Saturday, February 28, 2009

Camera Critters: Pennsylvania Elk In Winter

Here are more photographs from the trip to Pennsylvania's Northwoods earlier this week. For more photos from this trip, check the previous post.

While elk often feed in the meadows in early morning and late evening, they ordinarily spend the rest of the day in the woods.

Elk In Woodland

The animals spend most of the day resting, but periodically move about and feed. Sometimes they rub their antlers or other body parts against trees and saplings.

"Scratching The Itch"

While he sometimes made antler contact with the sapling this bull mostly rubbed his head and neck against it.

A Battered Warrior

This bull was quite the warrior in the rut last fall as two of the points on the right antler just above the head are broken.

For more Camera Critters photographs, click Here!

Thursday, February 26, 2009

Pennsylvania Elk In Winter

Mid-Monday morning, February 23, found me traveling to Pennsylvania's North Woods to photograph and film the majestic Pennsylvania Elk. A few of the mature bulls have already shed their antlers and many more will do so in the next few weeks so this was likely my last chance of the winter, to record the animals while they still had antlers.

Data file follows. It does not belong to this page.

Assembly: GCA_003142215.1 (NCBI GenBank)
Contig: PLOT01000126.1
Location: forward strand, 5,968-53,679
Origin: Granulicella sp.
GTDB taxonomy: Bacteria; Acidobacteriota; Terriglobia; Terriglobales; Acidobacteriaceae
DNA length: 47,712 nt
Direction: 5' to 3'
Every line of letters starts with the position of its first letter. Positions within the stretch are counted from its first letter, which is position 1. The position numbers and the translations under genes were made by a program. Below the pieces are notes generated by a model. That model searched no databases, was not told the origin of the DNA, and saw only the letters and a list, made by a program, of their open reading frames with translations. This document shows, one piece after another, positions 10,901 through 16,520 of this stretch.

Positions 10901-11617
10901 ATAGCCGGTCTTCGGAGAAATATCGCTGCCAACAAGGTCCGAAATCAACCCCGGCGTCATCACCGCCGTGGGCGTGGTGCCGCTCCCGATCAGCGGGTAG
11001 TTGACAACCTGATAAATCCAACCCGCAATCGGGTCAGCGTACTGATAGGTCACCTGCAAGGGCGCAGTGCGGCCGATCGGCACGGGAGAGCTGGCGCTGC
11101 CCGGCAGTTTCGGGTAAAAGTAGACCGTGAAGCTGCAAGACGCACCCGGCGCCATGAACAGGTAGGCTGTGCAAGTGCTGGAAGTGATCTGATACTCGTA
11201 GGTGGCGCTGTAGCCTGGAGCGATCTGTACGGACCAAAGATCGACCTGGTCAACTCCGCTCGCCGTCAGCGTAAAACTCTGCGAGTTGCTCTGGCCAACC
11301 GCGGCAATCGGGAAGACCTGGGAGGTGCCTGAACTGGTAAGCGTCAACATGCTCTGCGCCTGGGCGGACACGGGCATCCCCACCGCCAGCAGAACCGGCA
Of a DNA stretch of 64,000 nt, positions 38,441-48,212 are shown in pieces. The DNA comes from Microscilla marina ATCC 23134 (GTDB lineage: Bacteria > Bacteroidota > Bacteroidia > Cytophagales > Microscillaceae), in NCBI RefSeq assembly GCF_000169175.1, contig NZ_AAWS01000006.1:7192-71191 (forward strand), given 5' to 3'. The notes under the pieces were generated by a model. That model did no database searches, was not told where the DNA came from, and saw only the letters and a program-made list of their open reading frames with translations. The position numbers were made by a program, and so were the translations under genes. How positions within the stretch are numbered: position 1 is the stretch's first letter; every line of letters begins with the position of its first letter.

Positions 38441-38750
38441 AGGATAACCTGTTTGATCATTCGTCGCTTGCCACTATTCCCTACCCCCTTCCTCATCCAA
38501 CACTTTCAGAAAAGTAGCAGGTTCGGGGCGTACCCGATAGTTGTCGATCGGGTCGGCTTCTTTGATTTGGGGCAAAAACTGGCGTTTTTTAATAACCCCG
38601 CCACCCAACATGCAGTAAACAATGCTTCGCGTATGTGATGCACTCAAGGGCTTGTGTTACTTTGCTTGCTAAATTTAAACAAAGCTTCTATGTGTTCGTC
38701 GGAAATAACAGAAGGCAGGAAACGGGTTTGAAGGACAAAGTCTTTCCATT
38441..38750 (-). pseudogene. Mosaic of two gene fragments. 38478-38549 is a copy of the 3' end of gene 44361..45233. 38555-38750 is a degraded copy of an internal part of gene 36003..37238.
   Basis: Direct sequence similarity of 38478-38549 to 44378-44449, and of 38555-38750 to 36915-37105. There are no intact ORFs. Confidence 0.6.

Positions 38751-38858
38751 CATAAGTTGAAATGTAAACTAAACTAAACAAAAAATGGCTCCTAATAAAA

Most Mature Bulls Will Shed The Antlers Soon

It was bitter cold until Wednesday afternoon with deep snow remaining on the highest elevations, but the river bottoms and some of the meadows on the wind swept ridges had substantial areas of bare ground.

Bennett's Branch-Sinnemahoning Creek Near Hick's Run

Ronald "Buckwheat" Saffer met me on Tuesday afternoon and we spent portions of that day and the next photographing a bachelor group of bulls.

Buckwheat In Action In The North Woods
Canon XL-H1 Camcorder in foreground.

Mature Bull Resting At Sundown

Although we did not see a large number of bulls, the ones that we did encounter presented many excellent opportunities, which I hope to share with you in future posts.